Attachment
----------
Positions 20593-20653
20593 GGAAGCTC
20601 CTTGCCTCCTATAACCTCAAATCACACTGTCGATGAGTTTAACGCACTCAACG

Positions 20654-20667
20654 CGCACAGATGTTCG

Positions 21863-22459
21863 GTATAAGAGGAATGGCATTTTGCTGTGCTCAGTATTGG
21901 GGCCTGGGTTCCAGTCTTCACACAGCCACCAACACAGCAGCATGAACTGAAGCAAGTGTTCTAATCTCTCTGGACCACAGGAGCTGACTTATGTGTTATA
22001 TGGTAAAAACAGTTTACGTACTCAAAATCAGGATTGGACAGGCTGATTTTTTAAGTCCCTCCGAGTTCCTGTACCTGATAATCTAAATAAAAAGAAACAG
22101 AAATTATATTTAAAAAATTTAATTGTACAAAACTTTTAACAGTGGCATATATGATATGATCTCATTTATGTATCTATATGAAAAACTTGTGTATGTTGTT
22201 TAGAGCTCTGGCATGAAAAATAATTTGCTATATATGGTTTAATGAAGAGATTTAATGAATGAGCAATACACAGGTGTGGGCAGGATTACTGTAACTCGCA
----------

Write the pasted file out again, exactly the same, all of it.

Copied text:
Positions 20593-20653
20593 GGAAGCTC
20601 CTTGCCTCCTATAACCTCAAATCACACTGTCGATGAGTTTAACGCACTCAACG

Positions 20654-20667
20654 CGCACAGATGTTCG

Positions 21863-22459
21863 GTATAAGAGGAATGGCATTTTGCTGTGCTCAGTATTGG
21901 GGCCTGGGTTCCAGTCTTCACACAGCCACCAACACAGCAGCATGAACTGAAGCAAGTGTTCTAATCTCTCTGGACCACAGGAGCTGACTTATGTGTTATA
22001 TGGTAAAAACAGTTTACGTACTCAAAATCAGGATTGGACAGGCTGATTTTTTAAGTCCCTCCGAGTTCCTGTACCTGATAATCTAAATAAAAAGAAACAG
22101 AAATTATATTTAAAAAATTTAATTGTACAAAACTTTTAACAGTGGCATATATGATATGATCTCATTTATGTATCTATATGAAAAACTTGTGTATGTTGTT
22201 TAGAGCTCTGGCATGAAAAATAATTTGCTATATATGGTTTAATGAAGAGATTTAATGAATGAGCAATACACAGGTGTGGGCAGGATTACTGTAACTCGCA